Broward County’s public defender on Thursday called for a grand jury to investigate what he calls "junk science" and "incompetent forensic analyses" being produced by the Broward Sheriff’s DNA laboratory.
Citing recent reports by the NBC 6 Investigators and Broward New Times, public defender Howard Finkelstein urged state attorney Michael Satz to immediately suspend "in-court reliance on DNA evidence prepared by the crime lab."
To read Finkelstein's letter, click here.
In response, Satz’s office said it shares some of the public defender's concerns. Defense attorneys in all case sinvolving Broward DNA crime lab personnel are being notified of the problems by the state.
And, Satz added, it intends to notify all defendants in closed cases of the same information, whether they pled guilty or stood trial.
Satz did not address the calls for a grand jury in his letter, which he noted was not a complete response and could be supplemented in coming days.
To read Satz's letter, click here.
The sheriff’s office issued a lengthy statement, reproduced in its entirety below, defending the lab, while vowing to make improvements.
The controversy erupted last week, after NBC 6 reported the lab had suspended statistical analysis of DNA results involving more than one contributor – a process used to estimate the likelihood one person (usually a suspect) contributed DNA to a mixture from more than one person.
The lab suspended that part of its DNA testing process after its accrediting agency confirmed two allegations against the lab and the sheriff’s office appeal was denied.
The American Society of Crime Lab Directors/Laboratory Accreditation Board threatened to suspend the Broward sheriff’s DNA lab’s accreditation last week, unless it agreed to stop doing those statistical calculations.
Asked to comment on Finkelstein’s demand for a grand jury and exclusion of Broward sheriff’s crime lab evidence, the sheriff’s office released this statement attributed to Undersheriff Steven Kinsey:
The BSO Crime Laboratory DNA analysis was never part of the initial complaint. Rather, the complaint concerned the statistical interpretation associated with obtained complex mixed DNA profiles. No mistakes were ever identified nor asserted for the analysis itself as to any past cases. The statistical interpretations are a matter of varied opinion – a constantly evolving standard – that may provide slightly different mathematical results. Either way, the negligible difference produced by using similar but varying statistical calculations would never produce a false identification. Profiles developed from physical evidence obtained at crime scenes are completely accurate and cannot be altered by an analyst.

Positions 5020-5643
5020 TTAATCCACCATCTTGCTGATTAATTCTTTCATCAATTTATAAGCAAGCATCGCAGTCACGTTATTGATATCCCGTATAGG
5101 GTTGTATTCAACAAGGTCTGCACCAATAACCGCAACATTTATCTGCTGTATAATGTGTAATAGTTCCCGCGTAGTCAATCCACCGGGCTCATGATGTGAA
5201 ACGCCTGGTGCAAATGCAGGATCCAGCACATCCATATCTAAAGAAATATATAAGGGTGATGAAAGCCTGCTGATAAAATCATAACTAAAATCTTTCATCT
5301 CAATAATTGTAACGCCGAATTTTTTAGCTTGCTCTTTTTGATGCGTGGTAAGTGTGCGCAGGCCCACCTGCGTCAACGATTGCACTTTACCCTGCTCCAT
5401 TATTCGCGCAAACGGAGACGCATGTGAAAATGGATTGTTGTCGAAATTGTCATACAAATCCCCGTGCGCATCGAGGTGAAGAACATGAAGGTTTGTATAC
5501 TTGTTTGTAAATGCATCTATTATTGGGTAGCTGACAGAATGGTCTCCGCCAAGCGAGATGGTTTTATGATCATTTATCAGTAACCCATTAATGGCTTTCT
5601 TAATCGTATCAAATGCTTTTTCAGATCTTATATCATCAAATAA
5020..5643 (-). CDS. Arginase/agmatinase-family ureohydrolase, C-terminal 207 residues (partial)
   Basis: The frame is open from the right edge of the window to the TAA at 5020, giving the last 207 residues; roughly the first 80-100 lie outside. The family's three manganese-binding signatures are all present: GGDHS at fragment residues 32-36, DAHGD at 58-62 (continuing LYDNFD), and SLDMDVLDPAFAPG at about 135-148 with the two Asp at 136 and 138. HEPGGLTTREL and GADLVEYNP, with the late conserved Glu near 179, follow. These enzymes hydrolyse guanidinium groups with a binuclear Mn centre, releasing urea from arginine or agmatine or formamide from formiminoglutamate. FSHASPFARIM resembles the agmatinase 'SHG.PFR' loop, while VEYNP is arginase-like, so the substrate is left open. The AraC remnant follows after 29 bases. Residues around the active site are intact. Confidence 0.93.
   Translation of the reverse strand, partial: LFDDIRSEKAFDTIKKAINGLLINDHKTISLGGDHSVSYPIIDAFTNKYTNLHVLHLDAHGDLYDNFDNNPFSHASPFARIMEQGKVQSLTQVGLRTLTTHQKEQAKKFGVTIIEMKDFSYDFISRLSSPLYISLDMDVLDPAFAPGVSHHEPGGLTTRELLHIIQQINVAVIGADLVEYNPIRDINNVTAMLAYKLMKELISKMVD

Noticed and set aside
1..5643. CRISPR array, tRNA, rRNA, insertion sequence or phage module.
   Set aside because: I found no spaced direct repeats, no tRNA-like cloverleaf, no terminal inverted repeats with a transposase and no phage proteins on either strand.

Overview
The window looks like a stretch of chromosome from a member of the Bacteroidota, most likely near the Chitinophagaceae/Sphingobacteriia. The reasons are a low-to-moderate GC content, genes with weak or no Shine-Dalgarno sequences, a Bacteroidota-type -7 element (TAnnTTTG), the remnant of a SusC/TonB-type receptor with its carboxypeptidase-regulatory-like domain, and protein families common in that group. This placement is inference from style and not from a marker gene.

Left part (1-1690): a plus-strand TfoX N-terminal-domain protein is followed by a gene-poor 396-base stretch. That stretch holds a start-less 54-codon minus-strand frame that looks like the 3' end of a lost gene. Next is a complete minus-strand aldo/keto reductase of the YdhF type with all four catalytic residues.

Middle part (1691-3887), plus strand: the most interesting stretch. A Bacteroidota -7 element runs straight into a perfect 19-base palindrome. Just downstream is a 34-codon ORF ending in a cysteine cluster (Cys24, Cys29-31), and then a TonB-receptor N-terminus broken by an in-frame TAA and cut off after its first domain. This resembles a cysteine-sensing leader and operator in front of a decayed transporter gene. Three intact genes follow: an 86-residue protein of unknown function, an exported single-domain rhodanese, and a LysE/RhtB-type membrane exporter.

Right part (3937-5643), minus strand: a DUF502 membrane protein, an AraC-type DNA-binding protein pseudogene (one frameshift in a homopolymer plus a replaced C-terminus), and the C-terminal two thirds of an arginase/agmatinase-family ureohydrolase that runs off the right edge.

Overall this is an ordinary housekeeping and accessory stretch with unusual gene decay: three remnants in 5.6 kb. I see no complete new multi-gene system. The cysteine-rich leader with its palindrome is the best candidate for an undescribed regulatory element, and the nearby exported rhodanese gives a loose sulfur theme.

Our methods and protocols have been validated repeatedly through audits and assessments – both by ASCLD and private parties – all with the same result. The DNA analysis provided by our lab is accurate; and the protocols are sound and meet every standard of ISO 17025 and the FBI Quality Assurance Standards, which are required for all forensic laboratories contributing to the CODIS database.
To avoid any interruption to the processing of evidence, BSO has voluntarily complied with ASCLD’s suggestion to implement an immediate plan of action, which includes another laboratory providing the statistical interpretation, until the matter is completely resolved.
We are already working – and have been for some time – to implement the newest standards for DNA analysis and probabilistic statistics regarding the identification and interpretation of DNA profiles developed by our laboratory. The final implementation date for this new standard is expected within the next 90 days and when complete will surpass all ASCLD requirements.
BSO remains committed to providing the highest possible crime lab services and implementing methods that keep pace with advances in forensic science. We welcome rigorous review of all our policies, procedures and protocols in the interest of continuous improvement, transparency and outstanding public service.